My topic today is smart meters, so I shouldn’t get too waylaid on the broader issue of a smart grid. But to give you a taste of where we should be heading – smart devices on power lines could sense system overloads and reroute power to prevent power cuts or at least contain them to a small area.
Think ahead again – perhaps not too far when electric cars begin to grow in number. We can’t have everyone coming home at 6 pm and plugging in their cars to recharge all about the same time. Neither the generators nor the lines companies could cope. We will need smart meters and a smart grid to stagger the recharging.
Creating a smart grid will be a gradual process over many years and will require significant investment but we have an obvious opportunity to make smart meter installation the move that needs to lead the whole concept into a reality. Right now.
Why is this an issue now
Right now different companies are installing dumb meters throughout the country. They are calling them smart meters, but they don’t contain the HAN chip that is so essential if you as consumers and the environment are to benefit. 1.3 million of them will be installed by 2012.
The opportunity to build in a key component of a smart grid is being wasted.
These new meters will enable remote accurate meter reading – no problem with that. And they will provide a wealth of information about your patterns of electricity consumption to the retailers.
Retailers rightly claim that HAN chips can be retrofitted later into these meters. But consider this.
- An unknown number of smart meters will need to be replaced entirely.
- At least 14,000 meters will require a visit by an accredited electrician, costing around $150 per visit, and maybe considerably more.
- The majority will require a technician visit, costing less, but still a significant amount.
Who will pay for this?
And think of the hassle. Imagine you want your meter upgraded to be “smart”. You ring your power company – they have to find out who owns your meter ….
The cost of putting a HAN chip into a meter before the meter is put into a house is about $20. Wouldn’t that be a lot more sensible?
Clearly if a job is worth doing it should be done well and installing meters without HAN chips is not doing the job well. Instead it represents a lost opportunity for consumers, a loss for the environment, and a loss for lines companies who lose the opportunity to reduce peak loads on their infrastructure. In fact it’s pretty much a lost opportunity for everyone but the retailers.
Our complex electricity system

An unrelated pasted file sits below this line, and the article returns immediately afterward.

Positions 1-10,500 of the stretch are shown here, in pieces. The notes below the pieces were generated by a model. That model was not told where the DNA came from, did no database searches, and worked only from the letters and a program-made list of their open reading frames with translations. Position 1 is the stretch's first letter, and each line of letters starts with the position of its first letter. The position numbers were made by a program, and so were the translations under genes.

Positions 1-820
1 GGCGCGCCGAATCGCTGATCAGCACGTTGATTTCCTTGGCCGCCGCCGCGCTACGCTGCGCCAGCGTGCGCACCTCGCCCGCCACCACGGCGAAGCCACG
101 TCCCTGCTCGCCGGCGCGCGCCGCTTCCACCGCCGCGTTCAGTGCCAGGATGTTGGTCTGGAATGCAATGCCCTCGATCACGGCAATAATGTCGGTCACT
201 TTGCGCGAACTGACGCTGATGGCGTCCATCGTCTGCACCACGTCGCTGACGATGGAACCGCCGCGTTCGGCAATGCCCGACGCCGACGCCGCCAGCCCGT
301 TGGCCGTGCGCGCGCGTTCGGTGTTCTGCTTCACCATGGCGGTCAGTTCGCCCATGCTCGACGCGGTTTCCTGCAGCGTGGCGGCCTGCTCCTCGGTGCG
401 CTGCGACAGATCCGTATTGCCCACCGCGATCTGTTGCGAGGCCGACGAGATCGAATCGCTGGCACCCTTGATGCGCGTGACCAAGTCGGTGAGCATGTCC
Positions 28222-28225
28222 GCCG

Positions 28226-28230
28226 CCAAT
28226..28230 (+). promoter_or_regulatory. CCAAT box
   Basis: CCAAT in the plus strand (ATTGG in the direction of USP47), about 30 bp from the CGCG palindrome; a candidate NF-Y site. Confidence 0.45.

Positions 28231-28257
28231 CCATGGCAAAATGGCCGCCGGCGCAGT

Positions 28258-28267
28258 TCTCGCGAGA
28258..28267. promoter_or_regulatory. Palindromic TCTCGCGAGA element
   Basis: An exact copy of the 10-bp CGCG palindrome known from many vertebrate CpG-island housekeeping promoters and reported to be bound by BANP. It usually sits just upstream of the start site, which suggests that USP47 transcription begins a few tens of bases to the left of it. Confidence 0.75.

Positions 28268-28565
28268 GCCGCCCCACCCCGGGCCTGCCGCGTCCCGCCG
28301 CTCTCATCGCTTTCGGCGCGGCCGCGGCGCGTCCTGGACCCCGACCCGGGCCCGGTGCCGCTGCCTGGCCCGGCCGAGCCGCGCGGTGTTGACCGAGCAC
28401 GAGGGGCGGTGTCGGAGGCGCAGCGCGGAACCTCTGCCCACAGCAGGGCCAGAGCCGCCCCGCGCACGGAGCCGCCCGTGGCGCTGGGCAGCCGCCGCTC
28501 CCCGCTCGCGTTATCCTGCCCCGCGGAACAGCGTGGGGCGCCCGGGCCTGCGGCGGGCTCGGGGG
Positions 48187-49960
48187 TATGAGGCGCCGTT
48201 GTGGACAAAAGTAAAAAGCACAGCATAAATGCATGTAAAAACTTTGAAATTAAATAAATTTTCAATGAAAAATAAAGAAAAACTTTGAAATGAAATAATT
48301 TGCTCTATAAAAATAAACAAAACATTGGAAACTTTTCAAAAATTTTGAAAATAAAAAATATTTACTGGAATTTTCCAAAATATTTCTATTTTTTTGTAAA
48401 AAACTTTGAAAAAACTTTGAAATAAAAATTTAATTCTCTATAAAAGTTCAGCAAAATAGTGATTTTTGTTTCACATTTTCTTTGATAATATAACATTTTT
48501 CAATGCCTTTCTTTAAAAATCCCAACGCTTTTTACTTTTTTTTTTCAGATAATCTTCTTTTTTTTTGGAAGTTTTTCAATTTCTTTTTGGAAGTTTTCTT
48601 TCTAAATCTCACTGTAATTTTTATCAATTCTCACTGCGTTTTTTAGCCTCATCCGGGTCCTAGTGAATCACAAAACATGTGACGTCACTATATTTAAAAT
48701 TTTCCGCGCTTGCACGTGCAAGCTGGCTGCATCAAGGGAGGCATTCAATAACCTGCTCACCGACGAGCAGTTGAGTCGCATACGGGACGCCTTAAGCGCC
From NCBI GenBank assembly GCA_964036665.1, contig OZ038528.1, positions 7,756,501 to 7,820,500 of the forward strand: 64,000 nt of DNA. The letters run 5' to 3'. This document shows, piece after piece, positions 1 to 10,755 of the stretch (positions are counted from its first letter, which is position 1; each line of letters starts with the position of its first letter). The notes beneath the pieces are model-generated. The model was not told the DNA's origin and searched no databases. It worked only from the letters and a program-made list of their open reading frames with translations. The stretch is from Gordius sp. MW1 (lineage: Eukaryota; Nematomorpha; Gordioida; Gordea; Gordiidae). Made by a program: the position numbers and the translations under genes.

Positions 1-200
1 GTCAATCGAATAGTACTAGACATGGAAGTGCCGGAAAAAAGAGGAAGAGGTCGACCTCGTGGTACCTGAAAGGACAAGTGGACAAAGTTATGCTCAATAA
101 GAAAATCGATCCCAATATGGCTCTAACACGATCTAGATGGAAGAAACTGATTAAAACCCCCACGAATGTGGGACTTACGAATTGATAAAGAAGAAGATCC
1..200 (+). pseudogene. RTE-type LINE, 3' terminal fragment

Our electricity system is complex and fragmented. There are five parts.
The companies that build and run the thermal plants that burn gas and coal, the hydro dams and the wind turbines. Three are owned by the state – Meridian, Genesis, and Mighty River Power. The other big ones are Contact and TrustPower.
The State Owned Enterprise Transpower is responsible for transporting bulk electricity from where it is generated to cities, substations and some major industrial users.
The local lines companies are responsible for getting the power from the national grid to your door. In this part of the country it is Orion. In Auckland there is Vector; in the Waikato there is WEL Networks.
These are the companies you deal with – most of these are also generators.
…and finally we get to you.
It’s no wonder that with so many different commercial interests involved in getting the power from the generator to your electric blanket or microwave that the complexity of the situation can easily leave electricity users at a disadvantage. Especially when the only information available to you is a deeply uninformative monthly bill that lists nothing but a fixed line charge and total electricity used at a flat rate.
Without good information consumers cannot make a direct link between the electricity they use, when they use it and how much it costs them.
By contrast a consumer using a really smart meter can be informed through an in-home display of their electricity use in real time. And if tariffs are more complex – not just a flat rate -- the cost of that electricity at a particular time.
The gains that can come from a well-coordinated smart electricity system go well beyond individual consumers. The gains to you as consumers would be modest – in the short term. But this is about getting our act together as a country.
Benefits being captured by retailers
But complexity isn’t a problem for everyone. I think that consumers need to be worried about something else than HAN chips being left out of the new meters.
Let me diverge from electricity companies to telephone companies. You may remember the famous – or perhaps infamous – statement from Theresa Gattung, ex Chief Executive of Telecom, in 2006.
“Think about pricing. What has every Telco in the world done in the past? It’s used confusion as its chief marketing tool, and that’s fine…